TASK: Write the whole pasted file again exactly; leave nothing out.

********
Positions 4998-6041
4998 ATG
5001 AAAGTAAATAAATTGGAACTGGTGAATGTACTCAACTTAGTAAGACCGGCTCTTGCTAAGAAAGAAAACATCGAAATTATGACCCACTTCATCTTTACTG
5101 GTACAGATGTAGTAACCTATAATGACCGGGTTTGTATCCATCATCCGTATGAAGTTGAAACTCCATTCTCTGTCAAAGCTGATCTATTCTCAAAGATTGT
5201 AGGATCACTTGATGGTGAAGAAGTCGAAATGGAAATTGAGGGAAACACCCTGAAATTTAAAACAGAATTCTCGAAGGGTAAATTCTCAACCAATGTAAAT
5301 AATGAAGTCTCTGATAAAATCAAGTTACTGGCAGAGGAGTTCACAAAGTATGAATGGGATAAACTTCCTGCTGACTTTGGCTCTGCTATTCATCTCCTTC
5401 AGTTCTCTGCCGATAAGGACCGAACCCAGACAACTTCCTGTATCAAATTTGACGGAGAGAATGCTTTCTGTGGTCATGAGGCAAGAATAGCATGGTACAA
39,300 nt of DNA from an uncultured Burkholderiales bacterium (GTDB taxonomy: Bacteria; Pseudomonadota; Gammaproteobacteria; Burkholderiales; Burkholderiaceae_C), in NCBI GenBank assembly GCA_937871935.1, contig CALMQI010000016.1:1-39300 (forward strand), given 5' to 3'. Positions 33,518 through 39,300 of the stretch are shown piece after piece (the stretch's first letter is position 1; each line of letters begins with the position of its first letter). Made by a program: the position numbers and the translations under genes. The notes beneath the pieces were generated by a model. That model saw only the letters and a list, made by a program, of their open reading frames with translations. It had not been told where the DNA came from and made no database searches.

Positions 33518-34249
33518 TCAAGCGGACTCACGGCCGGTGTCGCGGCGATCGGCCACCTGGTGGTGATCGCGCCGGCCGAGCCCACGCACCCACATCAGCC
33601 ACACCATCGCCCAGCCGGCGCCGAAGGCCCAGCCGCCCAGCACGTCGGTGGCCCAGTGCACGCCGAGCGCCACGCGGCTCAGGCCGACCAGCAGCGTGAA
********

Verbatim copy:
Positions 4998-6041
4998 ATG
5001 AAAGTAAATAAATTGGAACTGGTGAATGTACTCAACTTAGTAAGACCGGCTCTTGCTAAGAAAGAAAACATCGAAATTATGACCCACTTCATCTTTACTG
5101 GTACAGATGTAGTAACCTATAATGACCGGGTTTGTATCCATCATCCGTATGAAGTTGAAACTCCATTCTCTGTCAAAGCTGATCTATTCTCAAAGATTGT
5201 AGGATCACTTGATGGTGAAGAAGTCGAAATGGAAATTGAGGGAAACACCCTGAAATTTAAAACAGAATTCTCGAAGGGTAAATTCTCAACCAATGTAAAT
5301 AATGAAGTCTCTGATAAAATCAAGTTACTGGCAGAGGAGTTCACAAAGTATGAATGGGATAAACTTCCTGCTGACTTTGGCTCTGCTATTCATCTCCTTC
5401 AGTTCTCTGCCGATAAGGACCGAACCCAGACAACTTCCTGTATCAAATTTGACGGAGAGAATGCTTTCTGTGGTCATGAGGCAAGAATAGCATGGTACAA
39,300 nt of DNA from an uncultured Burkholderiales bacterium (GTDB taxonomy: Bacteria; Pseudomonadota; Gammaproteobacteria; Burkholderiales; Burkholderiaceae_C), in NCBI GenBank assembly GCA_937871935.1, contig CALMQI010000016.1:1-39300 (forward strand), given 5' to 3'. Positions 33,518 through 39,300 of the stretch are shown piece after piece (the stretch's first letter is position 1; each line of letters begins with the position of its first letter). Made by a program: the position numbers and the translations under genes. The notes beneath the pieces were generated by a model. That model saw only the letters and a list, made by a program, of their open reading frames with translations. It had not been told where the DNA came from and made no database searches.

Positions 33518-34249
33518 TCAAGCGGACTCACGGCCGGTGTCGCGGCGATCGGCCACCTGGTGGTGATCGCGCCGGCCGAGCCCACGCACCCACATCAGCC
33601 ACACCATCGCCCAGCCGGCGCCGAAGGCCCAGCCGCCCAGCACGTCGGTGGCCCAGTGCACGCCGAGCGCCACGCGGCTCAGGCCGACCAGCAGCGTGAA